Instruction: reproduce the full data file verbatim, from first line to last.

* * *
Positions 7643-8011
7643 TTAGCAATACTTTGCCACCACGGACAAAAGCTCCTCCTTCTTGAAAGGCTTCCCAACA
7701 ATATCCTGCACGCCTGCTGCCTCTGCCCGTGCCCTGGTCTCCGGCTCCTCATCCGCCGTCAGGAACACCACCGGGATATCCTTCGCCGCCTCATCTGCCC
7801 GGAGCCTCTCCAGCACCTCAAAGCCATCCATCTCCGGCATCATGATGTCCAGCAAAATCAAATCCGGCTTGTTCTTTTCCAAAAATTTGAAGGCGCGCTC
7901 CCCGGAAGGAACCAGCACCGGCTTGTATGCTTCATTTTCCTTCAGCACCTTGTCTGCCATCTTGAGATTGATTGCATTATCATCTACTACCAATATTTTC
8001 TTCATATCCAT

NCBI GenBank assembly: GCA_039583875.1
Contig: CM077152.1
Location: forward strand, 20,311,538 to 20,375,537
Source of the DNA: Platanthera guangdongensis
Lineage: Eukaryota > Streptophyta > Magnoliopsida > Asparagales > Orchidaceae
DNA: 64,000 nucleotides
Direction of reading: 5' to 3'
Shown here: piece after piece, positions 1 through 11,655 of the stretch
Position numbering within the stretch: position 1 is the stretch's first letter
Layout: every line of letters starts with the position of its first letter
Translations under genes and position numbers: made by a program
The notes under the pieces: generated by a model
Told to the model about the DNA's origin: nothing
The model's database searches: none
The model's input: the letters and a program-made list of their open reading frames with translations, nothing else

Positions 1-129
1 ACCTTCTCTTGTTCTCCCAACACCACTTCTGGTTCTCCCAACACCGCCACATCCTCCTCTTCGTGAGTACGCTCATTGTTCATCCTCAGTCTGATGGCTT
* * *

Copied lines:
Positions 7643-8011
7643 TTAGCAATACTTTGCCACCACGGACAAAAGCTCCTCCTTCTTGAAAGGCTTCCCAACA
7701 ATATCCTGCACGCCTGCTGCCTCTGCCCGTGCCCTGGTCTCCGGCTCCTCATCCGCCGTCAGGAACACCACCGGGATATCCTTCGCCGCCTCATCTGCCC
7801 GGAGCCTCTCCAGCACCTCAAAGCCATCCATCTCCGGCATCATGATGTCCAGCAAAATCAAATCCGGCTTGTTCTTTTCCAAAAATTTGAAGGCGCGCTC
7901 CCCGGAAGGAACCAGCACCGGCTTGTATGCTTCATTTTCCTTCAGCACCTTGTCTGCCATCTTGAGATTGATTGCATTATCATCTACTACCAATATTTTC
8001 TTCATATCCAT

NCBI GenBank assembly: GCA_039583875.1
Contig: CM077152.1
Location: forward strand, 20,311,538 to 20,375,537
Source of the DNA: Platanthera guangdongensis
Lineage: Eukaryota > Streptophyta > Magnoliopsida > Asparagales > Orchidaceae
DNA: 64,000 nucleotides
Direction of reading: 5' to 3'
Shown here: piece after piece, positions 1 through 11,655 of the stretch
Position numbering within the stretch: position 1 is the stretch's first letter
Layout: every line of letters starts with the position of its first letter
Translations under genes and position numbers: made by a program
The notes under the pieces: generated by a model
Told to the model about the DNA's origin: nothing
The model's database searches: none
The model's input: the letters and a program-made list of their open reading frames with translations, nothing else

Positions 1-129
1 ACCTTCTCTTGTTCTCCCAACACCACTTCTGGTTCTCCCAACACCGCCACATCCTCCTCTTCGTGAGTACGCTCATTGTTCATCCTCAGTCTGATGGCTT